National Eczema Association. Eczema Stats. Eczema Prevalence, Quality of Life and Economic Impact (nationaleczema.org)


McLean, W. H. I. (2016). Filaggrin failure: From ichthyosis vulgaris to atopic eczema and beyond. British Journal of Dermatology, DOI: 10.1111/bjd.14997


National Eczema Association. What is Eczema? Eczema Causes, Triggers & Symptoms | National Eczema Association


Castaldo, G., Pagano, I., Grimaldi, M., Marino, C., Molettieri, P., Santoro, A…Rastrelli, L. (2020). Effect of a very-low-calorie ketogenic diet on psoriasis patients: A nuclear magnetic resonance-based metabolomic study. J Proteome Res, https://doi.org/10.1021/acs.jproteome.0c00646


Fomin, D. A., & Handfield, K. (2020). The ketogenic diet and dermatology: A primer on current literature. Cutis, 105(1), 40-43.  


Nosrati, A., Afifi, L., Danesh, M. J., Lee, K., Yan, D., & Beroukhim, K. (2017). Dietary modifications in atopic dermatitis: Patient-reported outcomes. Journal of Dermatological Treatment, https://doi.org/10.1080/09546634.2016.1278071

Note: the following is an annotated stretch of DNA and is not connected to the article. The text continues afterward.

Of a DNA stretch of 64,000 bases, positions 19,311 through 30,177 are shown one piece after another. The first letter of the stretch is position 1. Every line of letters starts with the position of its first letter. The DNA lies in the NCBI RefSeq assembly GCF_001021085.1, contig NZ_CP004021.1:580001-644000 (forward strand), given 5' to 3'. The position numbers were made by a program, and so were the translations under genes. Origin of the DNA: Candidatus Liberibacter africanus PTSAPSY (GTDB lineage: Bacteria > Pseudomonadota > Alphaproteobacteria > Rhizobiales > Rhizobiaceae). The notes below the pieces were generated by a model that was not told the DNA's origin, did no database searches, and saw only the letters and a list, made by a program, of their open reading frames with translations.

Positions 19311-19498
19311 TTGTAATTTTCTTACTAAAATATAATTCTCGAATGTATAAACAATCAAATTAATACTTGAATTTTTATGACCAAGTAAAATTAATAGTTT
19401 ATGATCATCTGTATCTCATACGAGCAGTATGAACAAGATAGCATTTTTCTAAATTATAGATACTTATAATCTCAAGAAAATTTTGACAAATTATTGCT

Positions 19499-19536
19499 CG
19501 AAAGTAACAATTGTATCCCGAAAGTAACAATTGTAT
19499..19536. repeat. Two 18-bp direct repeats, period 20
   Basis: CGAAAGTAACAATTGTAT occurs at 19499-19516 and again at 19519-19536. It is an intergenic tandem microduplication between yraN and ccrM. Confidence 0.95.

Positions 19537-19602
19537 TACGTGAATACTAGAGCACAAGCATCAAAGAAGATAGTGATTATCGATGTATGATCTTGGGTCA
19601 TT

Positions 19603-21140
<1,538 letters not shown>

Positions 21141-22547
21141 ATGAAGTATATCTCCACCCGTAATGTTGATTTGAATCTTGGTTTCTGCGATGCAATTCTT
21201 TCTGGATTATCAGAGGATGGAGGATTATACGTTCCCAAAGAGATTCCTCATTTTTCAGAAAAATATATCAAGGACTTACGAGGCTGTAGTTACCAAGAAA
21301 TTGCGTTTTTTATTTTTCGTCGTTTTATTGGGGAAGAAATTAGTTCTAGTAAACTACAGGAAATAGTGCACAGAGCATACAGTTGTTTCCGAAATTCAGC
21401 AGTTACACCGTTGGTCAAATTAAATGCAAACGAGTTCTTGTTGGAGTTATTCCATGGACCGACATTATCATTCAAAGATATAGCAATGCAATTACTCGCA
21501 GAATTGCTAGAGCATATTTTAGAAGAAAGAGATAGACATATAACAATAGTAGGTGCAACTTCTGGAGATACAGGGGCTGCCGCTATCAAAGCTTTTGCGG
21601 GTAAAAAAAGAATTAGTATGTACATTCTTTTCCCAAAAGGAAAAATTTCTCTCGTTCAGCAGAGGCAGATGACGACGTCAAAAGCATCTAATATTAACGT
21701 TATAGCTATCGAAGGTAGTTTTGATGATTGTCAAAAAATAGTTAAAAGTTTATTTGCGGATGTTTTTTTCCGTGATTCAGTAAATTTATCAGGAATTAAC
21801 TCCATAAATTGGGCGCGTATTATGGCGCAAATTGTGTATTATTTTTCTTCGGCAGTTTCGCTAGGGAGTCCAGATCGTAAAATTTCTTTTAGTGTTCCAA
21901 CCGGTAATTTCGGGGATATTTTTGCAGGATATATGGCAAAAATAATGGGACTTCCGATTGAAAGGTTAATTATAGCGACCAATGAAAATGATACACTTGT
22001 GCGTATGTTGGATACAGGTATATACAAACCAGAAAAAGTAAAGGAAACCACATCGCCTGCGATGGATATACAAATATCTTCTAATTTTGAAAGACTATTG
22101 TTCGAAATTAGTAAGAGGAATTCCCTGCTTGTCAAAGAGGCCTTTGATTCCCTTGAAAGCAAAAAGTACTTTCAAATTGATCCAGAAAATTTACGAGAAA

Functional Medical Corporation. Ketogenic Diet: Benefits and Potential Risks. Ketogenic diet: benefits and potential risks - Functional Medical System (functionalmedsystem.com)


Fomin, D. A., McDaniel, B., & Crane, J. (2017). The promising potential role of ketones in inflammatory dermatologic disease: A new frontier in treatment research. Journal of Dermatological Treatment. https://doi.org/10.1080/09546634.2016.1276259


Sicherer, S. H., Warren, C. M., Dant, C., Gupta, R. S., & Nadeau, K. C. (2020). Food allergy from infancy through adulthood. J Allergy Clin Immunol Pract, 8(6), 1854-1864. DOI: 10.1016/j.jaip.2020.02.010


Oregon State University. Essential Fatty Acids Summary. Essential Fatty Acids | Linus Pauling Institute | Oregon State University


American Nutrition Association. Nutrition for Eczema: Atopic Dermatitis. Nutrition for Eczema: Atopic Dermatitis | American Nutrition Association (theana.org)


Balic, A., Vlasic, D., Zuzul, K., Marinovic, B., & Mokos, Z. B. (2020). Omega-3 versus omega-6 polyunsaturated fatty acids in the prevention and treatment of inflammatory skin diseases. Int J Mol Sci, DOI: 10.3390/ijms21030741


Schalin-Karrila, M., Mattila, L., Jansen, C. T., & Uotila, P. (1987). Evening primrose oil in the treatment of atopic eczema: Effect on clinical status, plasma phospholipid fatty acids and circulating blood prostaglandins. British Journal of Dermatology, https://doi.org/10.1111/j.1365-2133.1987.tb04085.x


Kucharska, A., Szmurlo, A., & Sinska, B. (2016). Significance of diet in treated and untreated acne vulgaris. Postepy Dermatol Alergol, 33(2), 81-86. DOI: 10.5114/ada.2016.59146


National Eczema Association. Ask the Ecz-perts: Keto Diet, Food Allergies, Natural Creams, Mental Health. Ask the Ecz-perts: Keto diet, food allergies, natural creams, mental health | National Eczema Association